Genus OrthotrichumGenus ORTHOTRICHUM, Hedw.
The species of the Genus Orthotrichum grow in round cushions on rocks, trees and walls. The plants are usually erect, with branching stems having radicles at the bases.
The leaves are lance-shaped, lapping like shingles, rarely twisted when dry, the surface is covered with minute protuberances, or is rarely smooth in the upper part; the margin is recurved; the cells toward the apex of the leaf are dot-like and contain chlorophyll, toward the lower part they are longer and transparent; the veil is bell-shaped, more or less split at the base and keeled or deeply grooved throughout, it may be naked or may have a few straight hairs, a character which suggested the name Orthotrichum, from the Greek for; straight, and; hair.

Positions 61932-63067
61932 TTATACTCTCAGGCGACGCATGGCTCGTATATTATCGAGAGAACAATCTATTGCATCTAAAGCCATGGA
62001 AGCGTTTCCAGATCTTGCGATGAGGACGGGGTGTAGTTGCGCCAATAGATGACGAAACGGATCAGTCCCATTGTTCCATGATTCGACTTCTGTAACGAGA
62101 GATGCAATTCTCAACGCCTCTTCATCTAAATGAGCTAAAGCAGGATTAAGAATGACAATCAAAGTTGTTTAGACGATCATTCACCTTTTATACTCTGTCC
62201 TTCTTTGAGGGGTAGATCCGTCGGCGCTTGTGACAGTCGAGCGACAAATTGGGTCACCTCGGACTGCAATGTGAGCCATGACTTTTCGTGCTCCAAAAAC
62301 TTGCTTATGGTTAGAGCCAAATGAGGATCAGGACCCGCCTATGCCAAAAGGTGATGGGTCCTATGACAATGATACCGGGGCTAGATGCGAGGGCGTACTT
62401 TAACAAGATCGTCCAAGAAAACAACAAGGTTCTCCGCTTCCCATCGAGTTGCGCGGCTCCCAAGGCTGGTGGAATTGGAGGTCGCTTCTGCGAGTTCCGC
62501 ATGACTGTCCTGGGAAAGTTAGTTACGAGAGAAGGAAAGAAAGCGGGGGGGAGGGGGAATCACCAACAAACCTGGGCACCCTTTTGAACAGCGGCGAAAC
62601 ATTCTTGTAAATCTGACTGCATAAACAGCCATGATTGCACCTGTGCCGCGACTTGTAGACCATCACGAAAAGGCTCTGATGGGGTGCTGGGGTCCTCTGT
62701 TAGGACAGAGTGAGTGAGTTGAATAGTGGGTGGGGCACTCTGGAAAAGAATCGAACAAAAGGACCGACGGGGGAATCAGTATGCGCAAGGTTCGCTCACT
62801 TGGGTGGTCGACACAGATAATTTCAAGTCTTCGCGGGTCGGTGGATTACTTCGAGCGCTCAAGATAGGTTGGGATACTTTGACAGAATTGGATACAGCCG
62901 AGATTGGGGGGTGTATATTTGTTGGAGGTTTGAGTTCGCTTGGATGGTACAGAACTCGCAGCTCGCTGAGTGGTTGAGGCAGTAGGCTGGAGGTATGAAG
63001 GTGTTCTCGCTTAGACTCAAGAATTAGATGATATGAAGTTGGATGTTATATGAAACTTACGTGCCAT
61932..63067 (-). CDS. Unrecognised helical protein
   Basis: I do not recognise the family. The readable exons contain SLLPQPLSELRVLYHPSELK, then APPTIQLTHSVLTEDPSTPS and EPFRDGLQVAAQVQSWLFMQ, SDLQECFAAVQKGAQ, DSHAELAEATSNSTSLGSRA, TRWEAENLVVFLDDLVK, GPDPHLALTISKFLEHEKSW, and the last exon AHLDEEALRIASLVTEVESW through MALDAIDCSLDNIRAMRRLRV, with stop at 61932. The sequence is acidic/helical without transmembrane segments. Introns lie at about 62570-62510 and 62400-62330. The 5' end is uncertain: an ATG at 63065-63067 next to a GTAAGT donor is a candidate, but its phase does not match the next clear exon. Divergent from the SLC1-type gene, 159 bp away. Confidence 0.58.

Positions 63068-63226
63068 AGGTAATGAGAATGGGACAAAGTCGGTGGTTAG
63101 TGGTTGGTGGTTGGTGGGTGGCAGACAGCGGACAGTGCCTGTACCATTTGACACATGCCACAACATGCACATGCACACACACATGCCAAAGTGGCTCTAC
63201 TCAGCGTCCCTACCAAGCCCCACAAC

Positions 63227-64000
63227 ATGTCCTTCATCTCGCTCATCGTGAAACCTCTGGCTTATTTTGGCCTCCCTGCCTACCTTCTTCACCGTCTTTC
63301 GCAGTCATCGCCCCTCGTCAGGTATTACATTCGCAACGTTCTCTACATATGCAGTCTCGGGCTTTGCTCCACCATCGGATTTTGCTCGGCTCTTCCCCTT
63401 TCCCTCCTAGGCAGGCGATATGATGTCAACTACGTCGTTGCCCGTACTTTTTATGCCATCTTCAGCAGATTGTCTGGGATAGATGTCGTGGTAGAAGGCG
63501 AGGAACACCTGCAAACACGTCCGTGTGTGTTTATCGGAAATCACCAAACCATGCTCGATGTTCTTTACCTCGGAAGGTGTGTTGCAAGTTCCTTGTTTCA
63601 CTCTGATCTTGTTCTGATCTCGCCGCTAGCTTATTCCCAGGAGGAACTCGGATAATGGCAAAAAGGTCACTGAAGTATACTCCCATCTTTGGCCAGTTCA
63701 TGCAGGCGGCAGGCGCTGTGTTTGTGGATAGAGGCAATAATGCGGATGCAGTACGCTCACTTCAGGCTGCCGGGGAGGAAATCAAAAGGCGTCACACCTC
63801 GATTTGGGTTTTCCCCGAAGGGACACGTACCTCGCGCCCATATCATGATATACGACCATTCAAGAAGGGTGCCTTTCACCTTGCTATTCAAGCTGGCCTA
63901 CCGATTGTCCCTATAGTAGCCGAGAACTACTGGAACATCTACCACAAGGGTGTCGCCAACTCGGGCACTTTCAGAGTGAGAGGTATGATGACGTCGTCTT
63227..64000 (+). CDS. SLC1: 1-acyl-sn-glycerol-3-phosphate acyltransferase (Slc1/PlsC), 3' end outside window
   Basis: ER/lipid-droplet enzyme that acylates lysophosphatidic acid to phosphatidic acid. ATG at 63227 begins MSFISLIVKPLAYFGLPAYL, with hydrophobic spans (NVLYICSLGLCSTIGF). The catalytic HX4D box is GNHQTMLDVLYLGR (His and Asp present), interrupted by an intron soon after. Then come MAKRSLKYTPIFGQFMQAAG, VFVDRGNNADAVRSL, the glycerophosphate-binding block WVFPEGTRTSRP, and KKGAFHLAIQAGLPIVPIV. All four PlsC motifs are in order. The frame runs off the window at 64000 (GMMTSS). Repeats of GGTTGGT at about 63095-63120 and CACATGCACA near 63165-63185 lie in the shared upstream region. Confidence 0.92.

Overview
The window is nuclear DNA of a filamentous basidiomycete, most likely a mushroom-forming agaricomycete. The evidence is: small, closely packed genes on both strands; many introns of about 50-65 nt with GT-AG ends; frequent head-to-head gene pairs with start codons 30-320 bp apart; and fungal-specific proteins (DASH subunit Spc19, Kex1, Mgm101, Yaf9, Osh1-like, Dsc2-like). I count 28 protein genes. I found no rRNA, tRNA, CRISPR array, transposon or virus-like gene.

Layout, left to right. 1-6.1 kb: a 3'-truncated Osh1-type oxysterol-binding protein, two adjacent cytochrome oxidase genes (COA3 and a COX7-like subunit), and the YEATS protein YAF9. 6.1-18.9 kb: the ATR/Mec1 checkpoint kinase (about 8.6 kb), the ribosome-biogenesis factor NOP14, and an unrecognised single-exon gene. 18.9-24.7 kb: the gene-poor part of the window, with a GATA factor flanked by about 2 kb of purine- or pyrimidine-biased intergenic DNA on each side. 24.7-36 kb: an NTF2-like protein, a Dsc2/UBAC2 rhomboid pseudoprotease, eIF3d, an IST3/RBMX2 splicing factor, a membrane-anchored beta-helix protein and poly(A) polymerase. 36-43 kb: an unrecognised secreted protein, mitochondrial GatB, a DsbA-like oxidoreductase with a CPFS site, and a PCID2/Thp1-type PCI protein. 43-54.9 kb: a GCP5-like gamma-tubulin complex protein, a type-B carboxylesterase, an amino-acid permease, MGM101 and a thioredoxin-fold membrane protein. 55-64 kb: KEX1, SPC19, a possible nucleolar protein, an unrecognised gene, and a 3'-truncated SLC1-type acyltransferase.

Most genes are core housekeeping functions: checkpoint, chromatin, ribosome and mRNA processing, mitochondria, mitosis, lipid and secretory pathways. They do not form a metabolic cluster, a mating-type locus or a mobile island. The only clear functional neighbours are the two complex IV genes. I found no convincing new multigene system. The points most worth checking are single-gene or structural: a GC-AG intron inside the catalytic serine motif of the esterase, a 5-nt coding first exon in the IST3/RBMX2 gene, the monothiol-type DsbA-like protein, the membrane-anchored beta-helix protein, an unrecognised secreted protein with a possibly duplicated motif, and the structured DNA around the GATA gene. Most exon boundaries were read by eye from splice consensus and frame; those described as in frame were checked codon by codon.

The spore-cases are immersed or exserted on a short pedicel and have usually, when dry, 8 to 16 grooves running lengthwise, but they may be smooth.
The pedicels are generally short with an enlarged base (vaginule) crowned with a minute cup-like sheath. The peristome is simple or double, the outer consisting of 16 single teeth or 8 pairs, with either no annulus or a very narrow one.
In all there are two hundred and thirty-five species, fifty-seven being found in North America.
Orthotrichum Strangulatum Moss